TAIPEI (Taiwan News) -- After censoring the account of a Chinese Tiananmen Square leader and activist on its site in China, LinkedIn changed its mind and unblocked him the next day, claiming he had been "blocked in error."
On Wednesday evening (Jan. 2), former Tiananmen Square protest leader and New York-based human rights activist Zhou Fengsuo was informed by LinkedIn that "specific content" on his account had been suspended in China. In the three-paragraph-long explanation, the company said that though it "strongly supports freedom of expression," it felt a need to "adhere to the requirements of the Chinese government in order to operate in China."
Zhou then posted the message on his Twitter feed and wrote that his account on LinkedIn had been censored a day after his WeChat account had lost some functionality. According to Owen Churchill, a corresponded at the South China Morning Post (SCMP), Zhou said the had used WeChat to share a video calling for the end of Chinese President Xi Jinping's rule.
In his post, he condemned the way censorship has managed to "spread from Communist China to Silicon Valley" and questioned how LinkedIn was handed its marching orders from Beijing.
My LinkedIn account was blocked by LinkedIn in China, a day after my other social account was blocked in China.This is how censorship spread from Communist China to Silicon Valley in the age of globalization and digitalization.— 周锋锁 Fengsuo Zhou (@ZhouFengSuo) 2019年1月3日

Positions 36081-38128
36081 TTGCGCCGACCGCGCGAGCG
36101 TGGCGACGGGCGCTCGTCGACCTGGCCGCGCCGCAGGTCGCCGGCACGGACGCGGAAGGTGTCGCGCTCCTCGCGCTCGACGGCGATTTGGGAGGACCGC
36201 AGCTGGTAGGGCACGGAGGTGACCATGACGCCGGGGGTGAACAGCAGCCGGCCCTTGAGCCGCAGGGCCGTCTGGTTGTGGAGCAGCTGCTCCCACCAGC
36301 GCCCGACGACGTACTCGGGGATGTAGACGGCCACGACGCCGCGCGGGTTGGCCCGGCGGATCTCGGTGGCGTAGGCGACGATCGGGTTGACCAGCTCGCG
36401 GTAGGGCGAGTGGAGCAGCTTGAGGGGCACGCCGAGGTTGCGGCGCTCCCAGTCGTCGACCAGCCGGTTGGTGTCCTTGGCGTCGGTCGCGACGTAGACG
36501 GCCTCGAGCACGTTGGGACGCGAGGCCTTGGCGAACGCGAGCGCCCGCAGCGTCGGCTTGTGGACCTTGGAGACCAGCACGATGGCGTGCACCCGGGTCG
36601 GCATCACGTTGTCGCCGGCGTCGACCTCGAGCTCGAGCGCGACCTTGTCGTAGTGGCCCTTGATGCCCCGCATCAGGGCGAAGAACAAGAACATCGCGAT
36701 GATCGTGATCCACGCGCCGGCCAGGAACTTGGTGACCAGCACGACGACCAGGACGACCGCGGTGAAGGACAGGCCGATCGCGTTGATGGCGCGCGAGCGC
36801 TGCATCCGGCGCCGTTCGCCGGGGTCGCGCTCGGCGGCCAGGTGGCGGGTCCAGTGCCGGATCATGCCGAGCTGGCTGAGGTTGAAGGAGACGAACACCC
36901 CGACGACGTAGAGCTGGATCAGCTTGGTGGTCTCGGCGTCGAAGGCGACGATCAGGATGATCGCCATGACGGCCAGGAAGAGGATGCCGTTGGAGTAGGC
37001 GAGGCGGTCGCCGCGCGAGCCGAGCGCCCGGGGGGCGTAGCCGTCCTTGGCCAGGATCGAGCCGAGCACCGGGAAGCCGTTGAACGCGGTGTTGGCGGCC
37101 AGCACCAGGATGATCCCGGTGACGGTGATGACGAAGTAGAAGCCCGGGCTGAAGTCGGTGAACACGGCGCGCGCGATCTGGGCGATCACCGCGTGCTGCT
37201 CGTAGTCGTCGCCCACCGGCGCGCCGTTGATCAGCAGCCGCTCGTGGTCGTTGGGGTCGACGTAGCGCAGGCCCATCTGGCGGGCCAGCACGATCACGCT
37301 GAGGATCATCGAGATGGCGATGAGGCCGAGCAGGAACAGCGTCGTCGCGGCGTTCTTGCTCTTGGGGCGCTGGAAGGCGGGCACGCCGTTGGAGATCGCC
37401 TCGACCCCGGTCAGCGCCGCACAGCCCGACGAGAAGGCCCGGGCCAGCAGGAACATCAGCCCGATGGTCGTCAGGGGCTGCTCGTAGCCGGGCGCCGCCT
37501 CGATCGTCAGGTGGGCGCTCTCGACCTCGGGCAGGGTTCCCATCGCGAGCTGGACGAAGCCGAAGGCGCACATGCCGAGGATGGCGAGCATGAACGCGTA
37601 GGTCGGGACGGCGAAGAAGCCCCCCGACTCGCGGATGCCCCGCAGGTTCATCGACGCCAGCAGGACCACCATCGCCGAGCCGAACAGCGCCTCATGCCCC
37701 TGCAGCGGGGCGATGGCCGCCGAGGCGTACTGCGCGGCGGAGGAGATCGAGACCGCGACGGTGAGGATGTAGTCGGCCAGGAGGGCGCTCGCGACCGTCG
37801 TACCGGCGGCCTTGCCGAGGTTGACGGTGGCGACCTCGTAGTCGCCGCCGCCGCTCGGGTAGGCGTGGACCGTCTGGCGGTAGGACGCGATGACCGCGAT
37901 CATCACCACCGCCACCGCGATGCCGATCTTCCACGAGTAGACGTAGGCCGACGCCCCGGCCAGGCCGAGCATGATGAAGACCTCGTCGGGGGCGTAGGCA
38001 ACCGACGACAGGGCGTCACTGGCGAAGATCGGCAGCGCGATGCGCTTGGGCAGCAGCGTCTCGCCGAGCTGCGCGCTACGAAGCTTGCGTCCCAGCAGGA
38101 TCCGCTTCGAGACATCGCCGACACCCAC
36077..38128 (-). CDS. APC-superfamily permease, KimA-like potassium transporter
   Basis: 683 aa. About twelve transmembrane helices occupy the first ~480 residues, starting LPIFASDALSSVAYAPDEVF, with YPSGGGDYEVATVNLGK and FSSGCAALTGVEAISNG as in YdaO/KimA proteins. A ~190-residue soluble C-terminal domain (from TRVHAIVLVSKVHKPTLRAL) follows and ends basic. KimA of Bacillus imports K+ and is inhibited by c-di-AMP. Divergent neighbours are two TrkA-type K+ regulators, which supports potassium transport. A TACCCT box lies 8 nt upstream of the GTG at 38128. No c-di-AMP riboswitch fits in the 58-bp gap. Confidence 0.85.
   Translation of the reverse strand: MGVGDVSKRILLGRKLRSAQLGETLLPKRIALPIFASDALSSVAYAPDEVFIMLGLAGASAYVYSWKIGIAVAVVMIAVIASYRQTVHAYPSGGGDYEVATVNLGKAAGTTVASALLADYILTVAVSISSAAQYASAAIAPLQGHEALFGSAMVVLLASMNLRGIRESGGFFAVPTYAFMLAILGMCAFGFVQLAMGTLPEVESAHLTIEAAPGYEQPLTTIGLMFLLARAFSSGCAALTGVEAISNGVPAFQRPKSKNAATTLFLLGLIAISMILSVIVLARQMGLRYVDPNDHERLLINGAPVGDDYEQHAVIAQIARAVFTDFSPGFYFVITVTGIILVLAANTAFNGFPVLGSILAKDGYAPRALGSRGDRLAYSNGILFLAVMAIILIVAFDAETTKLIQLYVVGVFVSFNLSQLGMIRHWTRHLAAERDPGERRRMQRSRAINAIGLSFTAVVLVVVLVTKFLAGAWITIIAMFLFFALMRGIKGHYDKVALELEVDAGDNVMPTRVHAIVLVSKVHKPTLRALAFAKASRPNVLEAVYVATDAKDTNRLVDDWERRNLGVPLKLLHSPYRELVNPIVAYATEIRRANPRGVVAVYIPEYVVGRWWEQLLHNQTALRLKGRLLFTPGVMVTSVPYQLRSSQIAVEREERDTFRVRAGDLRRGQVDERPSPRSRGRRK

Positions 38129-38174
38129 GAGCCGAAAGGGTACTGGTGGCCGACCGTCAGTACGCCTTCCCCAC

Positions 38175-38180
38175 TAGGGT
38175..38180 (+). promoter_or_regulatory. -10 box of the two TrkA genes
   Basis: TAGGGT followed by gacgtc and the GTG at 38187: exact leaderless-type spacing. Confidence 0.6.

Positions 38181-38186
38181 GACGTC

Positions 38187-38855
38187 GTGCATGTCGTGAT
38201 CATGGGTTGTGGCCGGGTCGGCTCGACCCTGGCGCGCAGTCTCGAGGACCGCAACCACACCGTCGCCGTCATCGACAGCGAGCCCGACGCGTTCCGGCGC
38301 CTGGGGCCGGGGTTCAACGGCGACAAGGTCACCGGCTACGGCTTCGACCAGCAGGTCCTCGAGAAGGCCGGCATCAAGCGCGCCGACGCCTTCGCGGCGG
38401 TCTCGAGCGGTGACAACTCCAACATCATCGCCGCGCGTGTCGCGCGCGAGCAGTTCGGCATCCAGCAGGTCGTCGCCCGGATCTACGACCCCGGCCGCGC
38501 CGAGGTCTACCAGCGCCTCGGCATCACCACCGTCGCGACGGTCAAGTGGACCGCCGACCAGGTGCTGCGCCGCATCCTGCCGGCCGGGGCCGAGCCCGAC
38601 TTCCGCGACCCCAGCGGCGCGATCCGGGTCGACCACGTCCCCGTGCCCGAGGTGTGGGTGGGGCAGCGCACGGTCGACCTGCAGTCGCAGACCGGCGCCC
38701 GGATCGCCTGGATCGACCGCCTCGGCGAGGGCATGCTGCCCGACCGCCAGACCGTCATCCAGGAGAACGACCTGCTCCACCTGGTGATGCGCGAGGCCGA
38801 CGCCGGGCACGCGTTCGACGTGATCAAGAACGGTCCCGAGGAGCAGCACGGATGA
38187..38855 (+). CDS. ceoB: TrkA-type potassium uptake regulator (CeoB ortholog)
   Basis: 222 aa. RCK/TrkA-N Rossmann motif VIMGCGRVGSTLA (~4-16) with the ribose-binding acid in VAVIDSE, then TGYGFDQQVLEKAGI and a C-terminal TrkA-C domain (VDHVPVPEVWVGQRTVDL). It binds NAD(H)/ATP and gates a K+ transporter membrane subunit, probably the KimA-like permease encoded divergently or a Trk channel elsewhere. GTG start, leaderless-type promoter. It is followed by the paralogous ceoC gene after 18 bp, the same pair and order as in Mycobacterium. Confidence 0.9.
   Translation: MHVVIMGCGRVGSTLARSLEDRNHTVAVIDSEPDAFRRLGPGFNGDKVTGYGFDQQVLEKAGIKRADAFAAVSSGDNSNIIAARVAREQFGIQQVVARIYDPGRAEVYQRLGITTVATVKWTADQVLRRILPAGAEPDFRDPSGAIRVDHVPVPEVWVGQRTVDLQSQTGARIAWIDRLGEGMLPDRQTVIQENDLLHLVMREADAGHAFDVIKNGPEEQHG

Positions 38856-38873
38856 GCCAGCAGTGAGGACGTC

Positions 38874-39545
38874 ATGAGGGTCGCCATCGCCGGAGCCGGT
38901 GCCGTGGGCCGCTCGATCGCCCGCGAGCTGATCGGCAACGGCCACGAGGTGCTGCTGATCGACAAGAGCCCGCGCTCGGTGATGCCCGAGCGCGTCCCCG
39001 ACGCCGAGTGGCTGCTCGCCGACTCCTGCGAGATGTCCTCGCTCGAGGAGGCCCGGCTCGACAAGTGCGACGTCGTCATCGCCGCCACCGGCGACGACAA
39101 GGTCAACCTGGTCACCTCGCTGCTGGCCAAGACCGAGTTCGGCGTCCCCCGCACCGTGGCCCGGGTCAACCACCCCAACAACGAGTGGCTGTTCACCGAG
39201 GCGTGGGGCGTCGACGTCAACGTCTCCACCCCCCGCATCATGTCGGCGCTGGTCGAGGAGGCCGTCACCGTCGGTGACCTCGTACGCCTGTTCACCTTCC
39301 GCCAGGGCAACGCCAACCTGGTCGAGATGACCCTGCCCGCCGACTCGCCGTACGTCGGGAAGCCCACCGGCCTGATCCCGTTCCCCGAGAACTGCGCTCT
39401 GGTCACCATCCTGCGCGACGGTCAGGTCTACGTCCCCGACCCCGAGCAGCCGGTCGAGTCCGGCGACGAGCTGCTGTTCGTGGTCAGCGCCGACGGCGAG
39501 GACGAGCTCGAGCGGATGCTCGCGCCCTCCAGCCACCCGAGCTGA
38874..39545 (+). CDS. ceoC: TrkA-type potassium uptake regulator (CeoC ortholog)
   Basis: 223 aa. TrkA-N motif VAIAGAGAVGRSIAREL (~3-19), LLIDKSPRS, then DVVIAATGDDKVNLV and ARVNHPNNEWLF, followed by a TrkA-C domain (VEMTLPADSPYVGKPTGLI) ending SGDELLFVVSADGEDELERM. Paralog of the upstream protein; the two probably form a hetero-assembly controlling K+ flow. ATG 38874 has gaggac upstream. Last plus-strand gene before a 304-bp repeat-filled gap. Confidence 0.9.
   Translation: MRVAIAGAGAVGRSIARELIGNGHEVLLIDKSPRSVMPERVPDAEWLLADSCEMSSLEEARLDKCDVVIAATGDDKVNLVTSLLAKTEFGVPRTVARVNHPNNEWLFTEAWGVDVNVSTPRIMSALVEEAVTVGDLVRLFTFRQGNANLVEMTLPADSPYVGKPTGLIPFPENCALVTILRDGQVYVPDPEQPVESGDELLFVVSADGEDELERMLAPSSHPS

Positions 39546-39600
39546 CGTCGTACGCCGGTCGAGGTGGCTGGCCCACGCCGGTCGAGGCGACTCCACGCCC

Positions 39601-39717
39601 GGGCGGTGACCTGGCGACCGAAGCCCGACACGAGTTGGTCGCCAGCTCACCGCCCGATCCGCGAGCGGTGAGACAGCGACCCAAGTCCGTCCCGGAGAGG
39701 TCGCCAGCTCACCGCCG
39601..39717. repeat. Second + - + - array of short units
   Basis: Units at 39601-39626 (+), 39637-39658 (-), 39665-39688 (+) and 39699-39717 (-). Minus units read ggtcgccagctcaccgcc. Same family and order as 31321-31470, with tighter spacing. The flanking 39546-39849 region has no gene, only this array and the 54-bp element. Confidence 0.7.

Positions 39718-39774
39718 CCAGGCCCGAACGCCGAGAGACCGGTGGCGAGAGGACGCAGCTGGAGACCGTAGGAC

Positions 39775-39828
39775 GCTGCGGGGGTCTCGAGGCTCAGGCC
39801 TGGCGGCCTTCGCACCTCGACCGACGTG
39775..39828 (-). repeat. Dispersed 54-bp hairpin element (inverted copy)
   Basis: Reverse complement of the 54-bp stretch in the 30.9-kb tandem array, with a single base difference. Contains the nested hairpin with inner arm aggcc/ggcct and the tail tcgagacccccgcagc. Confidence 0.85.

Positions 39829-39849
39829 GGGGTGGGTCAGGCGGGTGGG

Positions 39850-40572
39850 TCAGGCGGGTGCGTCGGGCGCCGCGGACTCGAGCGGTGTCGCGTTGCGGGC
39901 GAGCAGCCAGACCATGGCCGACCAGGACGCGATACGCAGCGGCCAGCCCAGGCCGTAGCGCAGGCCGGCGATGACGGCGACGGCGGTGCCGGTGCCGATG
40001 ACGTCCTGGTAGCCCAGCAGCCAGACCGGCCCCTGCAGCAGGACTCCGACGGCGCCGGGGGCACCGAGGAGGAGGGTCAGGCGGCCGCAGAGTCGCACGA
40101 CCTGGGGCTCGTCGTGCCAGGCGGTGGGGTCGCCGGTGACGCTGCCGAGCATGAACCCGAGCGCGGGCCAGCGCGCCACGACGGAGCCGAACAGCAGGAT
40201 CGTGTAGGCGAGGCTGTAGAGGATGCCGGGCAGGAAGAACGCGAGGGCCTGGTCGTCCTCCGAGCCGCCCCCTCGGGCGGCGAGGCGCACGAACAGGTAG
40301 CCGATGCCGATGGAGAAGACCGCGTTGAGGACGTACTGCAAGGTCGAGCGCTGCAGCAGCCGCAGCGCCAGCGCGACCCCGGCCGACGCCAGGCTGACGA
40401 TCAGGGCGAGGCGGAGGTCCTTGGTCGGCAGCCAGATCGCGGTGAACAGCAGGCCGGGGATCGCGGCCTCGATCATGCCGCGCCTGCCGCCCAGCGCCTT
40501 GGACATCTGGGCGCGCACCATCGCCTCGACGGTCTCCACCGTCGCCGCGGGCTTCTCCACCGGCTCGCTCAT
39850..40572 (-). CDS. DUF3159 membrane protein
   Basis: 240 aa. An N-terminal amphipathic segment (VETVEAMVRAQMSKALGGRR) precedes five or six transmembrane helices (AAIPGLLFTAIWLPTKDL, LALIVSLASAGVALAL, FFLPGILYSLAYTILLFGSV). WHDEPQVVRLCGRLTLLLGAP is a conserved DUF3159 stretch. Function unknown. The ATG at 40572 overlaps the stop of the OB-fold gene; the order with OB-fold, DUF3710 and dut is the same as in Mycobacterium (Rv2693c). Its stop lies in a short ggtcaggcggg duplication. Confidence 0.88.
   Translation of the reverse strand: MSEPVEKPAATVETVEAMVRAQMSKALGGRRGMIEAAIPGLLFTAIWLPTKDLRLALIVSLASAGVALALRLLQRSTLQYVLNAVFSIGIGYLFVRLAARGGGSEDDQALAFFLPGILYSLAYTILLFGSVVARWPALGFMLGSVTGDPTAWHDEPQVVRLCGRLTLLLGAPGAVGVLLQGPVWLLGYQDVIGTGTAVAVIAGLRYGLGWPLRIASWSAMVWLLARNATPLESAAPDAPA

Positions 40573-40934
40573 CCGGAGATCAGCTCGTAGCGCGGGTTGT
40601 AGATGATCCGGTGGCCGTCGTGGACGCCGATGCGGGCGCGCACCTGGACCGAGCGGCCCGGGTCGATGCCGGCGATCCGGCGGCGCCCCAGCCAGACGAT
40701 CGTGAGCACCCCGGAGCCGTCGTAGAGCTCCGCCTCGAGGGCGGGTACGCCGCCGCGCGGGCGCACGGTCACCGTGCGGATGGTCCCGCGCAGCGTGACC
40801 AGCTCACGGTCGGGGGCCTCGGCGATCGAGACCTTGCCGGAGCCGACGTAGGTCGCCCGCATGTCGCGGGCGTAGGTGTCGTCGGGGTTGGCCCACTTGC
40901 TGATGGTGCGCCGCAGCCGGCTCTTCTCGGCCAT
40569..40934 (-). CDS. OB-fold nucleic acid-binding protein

How does LinkedIn get the order from Beijing? pic.twitter.com/CMC8K0aIpo
His post soon spread like wildfire across Twitter and other social media platforms, such as Reddit. Western netizens roundly criticized Microsoft, the parent company of LinkedIn, for kowtowing yet again to Beijing at the expense of human rights.
In a post on Twitter in response, reporter Ryan Gallagher summed up the sentiments of many when he called out Microsoft for blatantly bowing down to Beijing yet again:
Microsoft-owned LinkedIn is censoring the account of a leading Chinese human rights activist who helped organise the Tiananmen protests in 1989. A reminder that Microsoft routinely bows down to the Chinese govt's authoritarian demands & has been doing so for years -- a disgrace.
On Thursday (Jan. 3), LinkedIn changed its tune and unblocked his content from the site in China. Despite the long initial explanation which clearly listed the need to adhere to Chinese laws at the expense of freedom of expression, the company sent an apology message stating that his profile had been "blocked in error."
Zhou posted the new message on Twitter and praised the company for its "prompt and correct response," and called on other companies to follow LinkedIn's example in standing up to China:
Update, @LinkedIn just apologized and reversed the decision which was deemed an error.— 周锋锁 Fengsuo Zhou (@ZhouFengSuo) 2019年1月3日
I applaud the prompt and correct response by LinkedIn.
I hope other companies would do the right job and avoid such error in the future.
Thanks to @owenschurchill for the quick follow up pic.twitter.com/Fx7hKg1Znu
LinkedIn spokeswoman Nicole Leverich told SCMP that Zhou's profile had been "blocked in error," but failed to elaborate why. Zhou told the newspaper that LinkedIn failed to explain to him what "specific content" content on his page had warranted the censorship in the first place.
Zhou told the paper that he believes the censorship may be connected to a video he recently shared on WeChat which showed people ripping up pages from Chinese President Xi JinPing's book "Governance of China" and included text calling for Xi to be deposed. After he shared the video, Zhou says content he posted on the social media app became invisible to people in China.
Zhou was a student leader of the 1989 Tiananmen Square protests and is the co-founder of Humanitarian China.